It was only when he was near the end of this programme that he learnt he was eligible for a free college education thanks to the generous G. I. Bill, which was then having the effect of lifting many American working-class former soldiers and sailors into middle-class lives. Not even able to boast of a high-school diploma, and never having shone in mathematics or the sciences, Freely was still able to get into NYU and study what most people would regard as the most daunting pure science – Physics. Amazingly, he shone. He gained a PhD, had articles published in prestigious scientific journals and was offered a research position at Princeton. He was now qualified to teach Physics at university level and, for the rest of his working life, teaching Physics and courses on the history of science became his basic livelihood.
But this was not the focus of his life. His Navy days led him to love travel and his particular interest was the civilisations of the old eastern Mediterranean. He met his wife Dolores – always nicknamed Toots – in the late 1940s, and they made a “pact” (pp.65-66) that they would spend their life travelling together. They were to have three children who were all given distinctively Irish names - Maureen, Eileen and Brendan. (Maureen Freely is now herself a novelist and noted translator of Turkish literature.) But even with children in tow, they now began to live the “vagabond” life of the subtitle.
John Freely took up teaching positions in English-language colleges in Istanbul and this city was to be his base for most of the years that followed, with occasional visiting fellowships at English and American universities. From Istanbul he and Toots – sometimes alone, sometimes with the children – made yearly trips to the Greek isles, to Anatolia, to Romania, to Venice, to Spain and Southern Italy. Thus their life continued from the 1950s to the 1990s, and as it did so, Freely wrote, or collaborated in writing, dozens of travel books, travel guides and historical studies of the places in which he sojourned for long periods. Nearly forty books are credited to him – most published by major firms such as Penguin.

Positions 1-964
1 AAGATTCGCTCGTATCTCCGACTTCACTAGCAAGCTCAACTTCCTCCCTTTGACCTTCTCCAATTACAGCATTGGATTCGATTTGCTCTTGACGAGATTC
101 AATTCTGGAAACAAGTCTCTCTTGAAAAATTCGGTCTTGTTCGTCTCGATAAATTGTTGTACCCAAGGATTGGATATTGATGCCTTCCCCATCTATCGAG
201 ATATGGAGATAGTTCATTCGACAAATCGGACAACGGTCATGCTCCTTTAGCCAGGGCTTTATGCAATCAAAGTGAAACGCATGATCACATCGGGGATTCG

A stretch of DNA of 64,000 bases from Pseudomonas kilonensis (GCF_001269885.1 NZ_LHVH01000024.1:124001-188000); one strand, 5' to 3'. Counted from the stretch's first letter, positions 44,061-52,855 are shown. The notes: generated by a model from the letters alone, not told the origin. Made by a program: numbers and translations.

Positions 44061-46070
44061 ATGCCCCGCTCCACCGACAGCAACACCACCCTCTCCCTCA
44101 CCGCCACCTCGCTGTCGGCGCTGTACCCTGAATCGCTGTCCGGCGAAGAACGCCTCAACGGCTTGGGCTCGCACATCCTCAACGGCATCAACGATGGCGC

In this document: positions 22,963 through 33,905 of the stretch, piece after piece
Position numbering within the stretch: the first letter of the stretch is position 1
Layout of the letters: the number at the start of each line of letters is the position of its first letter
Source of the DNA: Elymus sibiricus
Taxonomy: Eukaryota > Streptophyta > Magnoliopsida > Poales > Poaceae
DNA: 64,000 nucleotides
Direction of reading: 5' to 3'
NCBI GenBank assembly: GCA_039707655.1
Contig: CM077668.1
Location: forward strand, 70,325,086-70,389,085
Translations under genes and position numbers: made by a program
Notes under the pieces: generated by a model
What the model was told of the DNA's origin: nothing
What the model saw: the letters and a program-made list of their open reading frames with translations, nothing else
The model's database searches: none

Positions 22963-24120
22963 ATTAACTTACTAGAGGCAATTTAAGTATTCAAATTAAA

All this, you have to admit, is pretty good for a high school drop-out who, at the age of twenty, had little idea what he wanted to do with his life.
Freely’s tone throughout this memoir is optimistic and cheerful. He clearly loved what he was able to do for fifty or sixty years, and when he visits some ancient gods-haunted temple or other historical site, he is always ready to quote appropriate verses by Pindar or Alcaeus or Homer or Anacreon. He is very discreet. When mentioning various friends and university colleagues, he speaks no scandal (save when remarking on one administrator who was fired for incompetence). Without elaborating – he can (p.89) tell us of a friend in Istanbul associating with “somewhat scary young men with whom he would then disappear into the night.” (Hmmm). In one sentence only, he notes that his son attempted suicide and he brushes quickly over his daughter’s divorce.
Likewise it is to his credit that he indulges in very little name-dropping. In Chapter 4 he tells us that, when his daughter was a tot, she danced with an unknown Egyptian fighter-pilot called Hosni Murbarak – later president of Egypt. He had an interesting encounter in a restaurant with the famed Turkish novelist Yasar Kemal (author of Memed, My Hawk), where Kemal plucked a red hair out of Freely’s Irish beard to show his friends, and Freely plucked a hair from Kemal’s bared chest to show his friends. There are also a couple brief anecdotes about visits from the American novelist James Baldwin. But that’s it for name-dropping.